It’s hard to think about beer these days without thinking about hops. The runaway craft beer market’s convergence with the ever-expanding local foods movement is helping to spur a local-hops renaissance. The demand from craft brewers for local ingredients to make beer – such as hops and barley – is robust and growing. That’s good news for farmers looking to diversify, but the catch is that hops have not been grown commercially in the eastern United States for nearly a century.
The overwhelming majority of books and resources devoted to hop production currently available are geared toward the Pacific Northwest’s large-scale commercial growers, who use synthetic pesticides, fungicides, herbicides, and fertilisers and deal with regionally specific climate, soils, weeds, and insect populations. Ten Eyck and Gehring, however, focus on farming hops sustainably. While they relay their experience about growing in a new Northeastern climate subject to the higher temperatures and volatile cycles of drought and deluge brought about by global warming, this book will be an essential resource for home-scale and small-scale commercial hops growers in all regions.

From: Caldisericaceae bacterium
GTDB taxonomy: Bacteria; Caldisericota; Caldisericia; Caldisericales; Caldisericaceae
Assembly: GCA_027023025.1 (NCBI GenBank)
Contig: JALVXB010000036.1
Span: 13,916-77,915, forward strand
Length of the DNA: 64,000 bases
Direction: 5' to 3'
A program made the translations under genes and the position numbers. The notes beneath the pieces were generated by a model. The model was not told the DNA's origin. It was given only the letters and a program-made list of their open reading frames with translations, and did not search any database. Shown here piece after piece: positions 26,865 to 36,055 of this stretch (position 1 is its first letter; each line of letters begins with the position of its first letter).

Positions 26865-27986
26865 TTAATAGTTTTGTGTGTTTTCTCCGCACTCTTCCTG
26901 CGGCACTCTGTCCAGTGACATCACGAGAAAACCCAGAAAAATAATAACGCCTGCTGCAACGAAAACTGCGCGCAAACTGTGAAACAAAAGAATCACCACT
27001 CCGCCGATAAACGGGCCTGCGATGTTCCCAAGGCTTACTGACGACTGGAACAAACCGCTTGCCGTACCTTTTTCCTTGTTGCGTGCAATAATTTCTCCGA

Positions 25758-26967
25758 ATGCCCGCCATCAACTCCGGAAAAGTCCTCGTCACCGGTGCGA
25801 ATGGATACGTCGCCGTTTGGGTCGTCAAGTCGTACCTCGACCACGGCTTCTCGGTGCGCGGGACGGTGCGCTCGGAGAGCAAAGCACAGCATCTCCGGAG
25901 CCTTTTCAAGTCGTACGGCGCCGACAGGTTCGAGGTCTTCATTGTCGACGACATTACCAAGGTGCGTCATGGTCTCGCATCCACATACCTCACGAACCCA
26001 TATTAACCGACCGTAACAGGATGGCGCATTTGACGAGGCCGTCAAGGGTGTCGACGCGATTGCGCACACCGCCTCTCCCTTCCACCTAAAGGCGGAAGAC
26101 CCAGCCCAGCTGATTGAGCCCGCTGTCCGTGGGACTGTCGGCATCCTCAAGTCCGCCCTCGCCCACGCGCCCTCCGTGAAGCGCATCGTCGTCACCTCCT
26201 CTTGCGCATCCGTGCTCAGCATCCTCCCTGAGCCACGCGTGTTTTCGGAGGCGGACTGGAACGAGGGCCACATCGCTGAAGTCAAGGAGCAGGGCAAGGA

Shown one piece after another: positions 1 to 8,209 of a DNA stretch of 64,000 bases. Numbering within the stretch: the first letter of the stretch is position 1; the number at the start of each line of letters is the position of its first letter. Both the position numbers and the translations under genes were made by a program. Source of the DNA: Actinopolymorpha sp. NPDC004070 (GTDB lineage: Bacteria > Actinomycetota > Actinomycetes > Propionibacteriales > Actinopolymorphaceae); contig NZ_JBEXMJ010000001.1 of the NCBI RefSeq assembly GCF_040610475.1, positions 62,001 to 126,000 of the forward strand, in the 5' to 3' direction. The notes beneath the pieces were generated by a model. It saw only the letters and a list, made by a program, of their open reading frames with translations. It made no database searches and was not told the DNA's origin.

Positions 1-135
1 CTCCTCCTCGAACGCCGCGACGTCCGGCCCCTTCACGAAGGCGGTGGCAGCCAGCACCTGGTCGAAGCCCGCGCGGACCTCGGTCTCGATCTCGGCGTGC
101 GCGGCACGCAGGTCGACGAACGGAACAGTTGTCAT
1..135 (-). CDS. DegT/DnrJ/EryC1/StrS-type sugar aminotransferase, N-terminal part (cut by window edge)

The Hop Grower’s Handbook provides readers with detailed information on:
- Selecting, preparing, and designing a hop yard site, including irrigation;
- Tending to the hops, with details on best practices to manage weeds, insects, and diseases; and,
- Harvesting, drying, analysing, processing, and pricing hops for market.
Chelsea Green Publishing
Colour photos and illustrations throughout, 288 pages.